The right amount of megapixels
Megapixels aren’t the number one factor for determining ultrawide image quality, but they’re still a significant consideration. They are particularly important if you plan to print ultrawide snaps, or if you simply want to crop into an ultrawide image.
We generally see the best ultrawide cameras on the market opt for no less than 12MP for decent results. We’ve also seen 5MP ultrawide sensors on older low-end phones that will do an okay job in ideal conditions. However, they often lack detail and tend to quickly fall apart in super-bright or dark scenes. A 5MP ultrawide camera also means you’re going to be limited to 1080p for ultrawide video recording since 4K recording requires 8MP or higher. But mid-rangers typically opt for an 8MP ultrawide camera.
We’ve also seen a trend towards cramming plenty of megapixels into an ultrawide camera, with some phones reaching as much as 50MP or 64MP. All those megapixels can result in tiny photo sites, used to capture light. However, small photo sites mean less light is being captured which theoretically means poor low-light ultrawide shots. Fortunately, OEMs often use a technique called pixel binning to churn out lower-resolution yet cleaner images, especially at night.
Another important factor in a good ultrawide camera experience is simple consistency in terms of color reproduction (and dynamic range) between the main camera and the ultrawide lens. Many budget phones and even some flagship models lack consistent colors between the two cameras, resulting in photos that can look overly saturated with the ultrawide shooter but washed out with the main camera. Check out the example above for color profiles that don’t quite remain consistent.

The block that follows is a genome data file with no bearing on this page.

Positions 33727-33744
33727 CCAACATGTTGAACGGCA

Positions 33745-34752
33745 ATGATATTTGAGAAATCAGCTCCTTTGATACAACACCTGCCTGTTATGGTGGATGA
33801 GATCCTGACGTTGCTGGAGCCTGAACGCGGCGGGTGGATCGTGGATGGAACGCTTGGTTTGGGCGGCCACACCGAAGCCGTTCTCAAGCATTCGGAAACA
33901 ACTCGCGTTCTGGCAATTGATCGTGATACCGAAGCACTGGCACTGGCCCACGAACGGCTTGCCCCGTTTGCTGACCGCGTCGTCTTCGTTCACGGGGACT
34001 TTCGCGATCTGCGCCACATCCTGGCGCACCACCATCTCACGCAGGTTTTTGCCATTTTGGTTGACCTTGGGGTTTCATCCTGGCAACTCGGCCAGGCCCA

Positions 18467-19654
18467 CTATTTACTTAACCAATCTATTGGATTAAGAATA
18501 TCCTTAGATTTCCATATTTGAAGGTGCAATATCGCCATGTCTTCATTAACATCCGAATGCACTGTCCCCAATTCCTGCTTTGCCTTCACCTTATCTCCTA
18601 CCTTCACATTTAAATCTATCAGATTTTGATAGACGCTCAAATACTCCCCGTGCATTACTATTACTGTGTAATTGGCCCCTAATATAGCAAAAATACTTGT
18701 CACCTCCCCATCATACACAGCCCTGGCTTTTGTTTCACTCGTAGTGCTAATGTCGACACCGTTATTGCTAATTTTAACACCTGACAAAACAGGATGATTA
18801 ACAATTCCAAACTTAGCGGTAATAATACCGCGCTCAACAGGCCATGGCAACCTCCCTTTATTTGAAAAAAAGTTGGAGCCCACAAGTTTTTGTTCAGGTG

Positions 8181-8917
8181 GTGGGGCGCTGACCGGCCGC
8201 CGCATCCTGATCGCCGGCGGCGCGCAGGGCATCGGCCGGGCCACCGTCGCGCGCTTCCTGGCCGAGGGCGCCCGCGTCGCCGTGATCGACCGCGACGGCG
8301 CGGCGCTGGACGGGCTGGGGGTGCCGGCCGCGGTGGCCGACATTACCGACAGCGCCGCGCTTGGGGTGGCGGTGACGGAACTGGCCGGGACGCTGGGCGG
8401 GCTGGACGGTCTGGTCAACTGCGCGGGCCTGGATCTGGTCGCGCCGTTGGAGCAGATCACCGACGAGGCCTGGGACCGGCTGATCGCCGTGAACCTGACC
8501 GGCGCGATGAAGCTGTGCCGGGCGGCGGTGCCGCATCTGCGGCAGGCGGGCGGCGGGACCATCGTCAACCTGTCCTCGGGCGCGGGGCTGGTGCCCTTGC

The main reason for this discrepancy tends to be a difference in lenses, aperture, sensor size, and more. All of these differences affect the light-gathering capabilities and color capture of each camera. Taking a one-size-fits-all approach to image processing is therefore not ideal. It requires significant work on the part of OEMs to ensure consistency between the two cameras. Unfortunately, some brands lack the resources, time, and/or will to do the legwork.
One of the features I tend to look for on ultrawide mobile cameras is autofocus. You’d be surprised how many brands don’t include this option. Even wide-angle pioneer LG didn’t include this on its flagships, and the Pixel phones lacked this option too until the Pixel 7 Pro. Thankfully, it’s becoming more common on flagship phones these days.
The main reason you’d want autofocus on your ultrawide camera is that it opens the door for macro shots with no dedicated macro camera. This way, you can take extreme close-up images without relying on a cheap, fuzzy 2MP macro sensor.
Macro shots via the ultrawide camera are also of a far higher resolution than your typical macro lens, enabling you to crop in even further. The shot above was taken with the HUAWEI Mate 20 Pro’s ultrawide lens using macro mode. It was cropped from a slightly larger image. Not too bad, right?